Jul 24, 2014, 9:16 PM EST
Though some Liverpool fans loyally supported Luis Suárez, the wake of the World Cup left most happy to see their club cash in. Now the third-most expensive transfer in world soccer history, Suárez is off for Barcelona, taking his 31 goals and 12 assist with him.
To date, Liverpool hasn’t brought in another player for Suárez’s influence. That also may not be the point.
Explaining the decision to sell the club’s best player, Liverpool owner John W. Henry didn’t reference Giorgio Chiellini, or last year’s controversy that briefly left Brendan Rodgers angered with the Uruguayan star. Instead, Henry referenced the club’s return to UEFA Champions League, explaining the depth issues that plagued the Reds last season were untenable for the upcoming season.
Henry, from The Guardian:
“He brought so much to the club but we brought a lot to Luis. I thought we needed more depth; last year we needed more depth, and we’re playing a lot more games this year with the Champions League. I think you will still see a very explosive Liverpool offense.”
It’s a great reason, but it’s probably not the top reason Suárez is gone. Given the money Barcelona offered (£75 million; $127.4 million), the Uruguayan may have been sold regardless, particularly given Spain always seemed to be his goal. And between the bites and cultural adaptation concerns (we’ll euphemistically call the Patrice Evra incident), Liverpool could have let him go, regardless. If last summer’s Arsenal situation happened again this year, the Reds might jump.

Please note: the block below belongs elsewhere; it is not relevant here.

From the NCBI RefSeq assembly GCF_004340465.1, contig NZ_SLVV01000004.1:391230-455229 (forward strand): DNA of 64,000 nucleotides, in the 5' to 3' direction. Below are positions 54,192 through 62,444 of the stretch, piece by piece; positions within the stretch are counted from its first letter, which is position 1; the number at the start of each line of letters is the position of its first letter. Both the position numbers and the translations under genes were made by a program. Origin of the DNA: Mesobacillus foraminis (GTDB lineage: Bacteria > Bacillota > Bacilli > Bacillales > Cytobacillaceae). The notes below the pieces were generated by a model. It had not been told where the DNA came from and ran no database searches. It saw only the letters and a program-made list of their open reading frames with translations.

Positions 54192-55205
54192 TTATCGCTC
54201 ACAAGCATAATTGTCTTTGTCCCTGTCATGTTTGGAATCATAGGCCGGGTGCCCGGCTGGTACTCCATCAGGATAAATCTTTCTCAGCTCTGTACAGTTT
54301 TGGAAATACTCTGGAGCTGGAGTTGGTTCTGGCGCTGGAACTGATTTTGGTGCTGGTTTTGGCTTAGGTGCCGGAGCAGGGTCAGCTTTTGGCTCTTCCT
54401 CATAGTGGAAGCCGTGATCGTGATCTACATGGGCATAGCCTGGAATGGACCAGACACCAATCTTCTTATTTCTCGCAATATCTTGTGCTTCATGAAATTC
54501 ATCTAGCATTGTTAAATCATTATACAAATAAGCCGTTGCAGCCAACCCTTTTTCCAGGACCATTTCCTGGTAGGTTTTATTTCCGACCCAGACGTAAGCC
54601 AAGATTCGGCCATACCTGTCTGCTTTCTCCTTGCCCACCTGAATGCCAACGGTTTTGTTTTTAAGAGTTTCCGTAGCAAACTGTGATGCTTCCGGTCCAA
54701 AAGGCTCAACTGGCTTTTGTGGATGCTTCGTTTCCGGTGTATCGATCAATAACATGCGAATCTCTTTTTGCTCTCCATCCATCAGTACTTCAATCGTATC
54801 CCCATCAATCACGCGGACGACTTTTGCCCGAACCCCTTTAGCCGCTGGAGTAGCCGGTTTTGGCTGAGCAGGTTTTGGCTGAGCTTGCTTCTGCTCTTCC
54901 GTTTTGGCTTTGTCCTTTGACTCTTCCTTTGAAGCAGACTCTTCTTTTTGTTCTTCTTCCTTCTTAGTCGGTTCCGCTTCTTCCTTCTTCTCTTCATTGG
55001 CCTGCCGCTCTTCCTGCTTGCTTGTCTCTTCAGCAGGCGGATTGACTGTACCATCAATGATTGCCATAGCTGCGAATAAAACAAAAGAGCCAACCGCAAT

The Arsenal situation did happen, only in much more lucrative way. Whereas the Gunners bid just enough to spring Suárez’s “release clause,” Barcelona nearly doubled that fee. Between that, the controversies, and the depth issues, Henry’s words have particular depth: “It was time for Luis and time for the club to make a break.”
There is one other consideration: Financial Fair Play. Just returning to Europe, Liverpool was not subject to UEFA’s budgetary rules last year. Now, after announcing huge losses for 2012-13, the Reds need to fall back in line. Whereas Henry and company spent big to get into Champions League, now the club must adhere to UEFA’s rules.
Suárez’s fee (and getting his salary off the books) helps, and while a prospect like Divock Origi may still take a chunk out of those profits, Liverpool’s FFP picture could benefit greatly from the sale.
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